Teuila Fuatai

Teuila Fuatai is a reporter for the NZ Herald

Cats the megastars of cute videos

Photo / AP.
Photo / AP.

Seeking internet stardom? Look no further than your furry, friendly neighbourhood cat for pointers.

According to new research from Massey University, cat videos are the most popular "cute" videos around.

Footage of the small felines, behaving exactly as they do with no camera in play, receive more clicks than ones with babies or dogs, the research showed.

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Dr Radha O'Meara, an English and Media Studies lecturer at Massey's Wellington campus, analysed hundreds of the videos as part of her research, and found people preferred watching cats online because the animals were oblivious to being filmed."

"Cat videos are comparably much more popular and cats don't seem to acknowledge the camera at all and just do whatever they like, they are oblivious to it," Dr O'Meara said.

"I think that's really appealing to audiences who are used to being under the gaze of the camera these days.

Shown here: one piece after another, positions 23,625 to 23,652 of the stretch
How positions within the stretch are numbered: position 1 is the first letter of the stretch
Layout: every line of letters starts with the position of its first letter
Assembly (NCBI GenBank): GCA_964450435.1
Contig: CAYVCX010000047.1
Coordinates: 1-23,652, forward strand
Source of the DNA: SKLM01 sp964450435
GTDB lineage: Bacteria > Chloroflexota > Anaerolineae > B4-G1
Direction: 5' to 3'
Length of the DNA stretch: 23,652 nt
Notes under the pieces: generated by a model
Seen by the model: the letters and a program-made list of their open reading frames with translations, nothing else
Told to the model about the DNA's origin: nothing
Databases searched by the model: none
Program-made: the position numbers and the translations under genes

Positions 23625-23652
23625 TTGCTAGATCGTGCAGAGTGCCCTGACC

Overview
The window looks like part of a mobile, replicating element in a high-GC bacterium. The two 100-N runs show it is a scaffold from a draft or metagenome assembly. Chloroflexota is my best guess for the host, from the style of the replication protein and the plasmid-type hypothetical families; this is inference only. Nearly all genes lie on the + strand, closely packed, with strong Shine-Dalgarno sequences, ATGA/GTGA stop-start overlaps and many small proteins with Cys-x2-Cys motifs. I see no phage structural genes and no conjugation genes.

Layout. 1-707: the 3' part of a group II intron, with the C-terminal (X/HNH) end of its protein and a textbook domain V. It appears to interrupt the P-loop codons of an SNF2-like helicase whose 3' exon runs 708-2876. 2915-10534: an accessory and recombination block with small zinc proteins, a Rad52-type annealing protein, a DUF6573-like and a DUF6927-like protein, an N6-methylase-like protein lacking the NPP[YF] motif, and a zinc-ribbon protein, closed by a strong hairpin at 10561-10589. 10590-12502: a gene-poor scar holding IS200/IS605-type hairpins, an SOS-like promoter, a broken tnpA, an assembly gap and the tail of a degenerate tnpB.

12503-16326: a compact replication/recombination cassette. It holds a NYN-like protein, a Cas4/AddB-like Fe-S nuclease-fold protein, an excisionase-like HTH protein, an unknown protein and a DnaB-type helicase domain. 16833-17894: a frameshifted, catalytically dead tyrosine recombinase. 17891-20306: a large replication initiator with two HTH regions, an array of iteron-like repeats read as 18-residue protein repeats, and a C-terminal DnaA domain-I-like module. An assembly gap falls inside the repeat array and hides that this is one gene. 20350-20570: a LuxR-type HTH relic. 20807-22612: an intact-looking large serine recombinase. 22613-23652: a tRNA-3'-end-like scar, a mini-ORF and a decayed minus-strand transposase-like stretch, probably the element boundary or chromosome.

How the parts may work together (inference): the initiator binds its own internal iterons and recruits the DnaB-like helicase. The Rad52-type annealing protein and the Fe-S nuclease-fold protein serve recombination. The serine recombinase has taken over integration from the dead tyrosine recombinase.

Watching cats flounce around on camera, completely unaware filming was occurring, meant viewers were able to "carry out their own surveillance".

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People watching the online videos were able to see what it was like to undertake surveillance without causing problems for the things they were observing, Dr O'Meara said.

"Current representations of cats, including these videos, seem to emphasise their sociability with humans, association with domestic space, independence and aloofness, and intelligence and secretiveness."

Unlike their canine counterparts, which appear to look at the camera directly, cats seem to be unaware of their observers, she said.

"Cat videos employ a unique mode of observation, we observe the cat, which is unencumbered by our scrutiny. This lack of self-consciousness and sense of authenticity are key to their reception as 'cute' videos," Dr O'Meara said.

Dr O'Meara's research into online cat videos has been published in the academic journal M/C Journal.

- APNZ

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